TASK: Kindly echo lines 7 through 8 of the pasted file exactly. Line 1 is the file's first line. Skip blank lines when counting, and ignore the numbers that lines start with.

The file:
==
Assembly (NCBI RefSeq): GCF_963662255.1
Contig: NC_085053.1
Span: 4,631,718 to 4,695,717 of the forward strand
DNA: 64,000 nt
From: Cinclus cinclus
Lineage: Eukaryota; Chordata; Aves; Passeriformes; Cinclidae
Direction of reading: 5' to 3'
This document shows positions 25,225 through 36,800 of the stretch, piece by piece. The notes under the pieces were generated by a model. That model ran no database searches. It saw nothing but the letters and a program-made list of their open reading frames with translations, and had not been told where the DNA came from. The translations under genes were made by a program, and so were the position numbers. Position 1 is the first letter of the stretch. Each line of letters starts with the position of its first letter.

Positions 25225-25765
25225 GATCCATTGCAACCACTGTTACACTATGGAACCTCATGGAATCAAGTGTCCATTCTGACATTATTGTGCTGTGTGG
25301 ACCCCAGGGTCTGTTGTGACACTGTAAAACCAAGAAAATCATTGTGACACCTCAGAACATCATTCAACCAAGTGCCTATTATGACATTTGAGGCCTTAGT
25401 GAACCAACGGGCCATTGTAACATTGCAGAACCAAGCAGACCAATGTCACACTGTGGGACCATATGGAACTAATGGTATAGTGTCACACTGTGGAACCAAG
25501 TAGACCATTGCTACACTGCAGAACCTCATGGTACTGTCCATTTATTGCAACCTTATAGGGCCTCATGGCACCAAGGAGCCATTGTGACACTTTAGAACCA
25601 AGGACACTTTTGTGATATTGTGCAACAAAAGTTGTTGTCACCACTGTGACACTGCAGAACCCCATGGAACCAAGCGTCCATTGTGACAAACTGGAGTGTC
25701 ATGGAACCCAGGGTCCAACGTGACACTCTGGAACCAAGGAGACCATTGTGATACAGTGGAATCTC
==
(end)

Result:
Direction of reading: 5' to 3'
This document shows positions 25,225 through 36,800 of the stretch, piece by piece. The notes under the pieces were generated by a model. That model ran no database searches. It saw nothing but the letters and a program-made list of their open reading frames with translations, and had not been told where the DNA came from. The translations under genes were made by a program, and so were the position numbers. Position 1 is the first letter of the stretch. Each line of letters starts with the position of its first letter.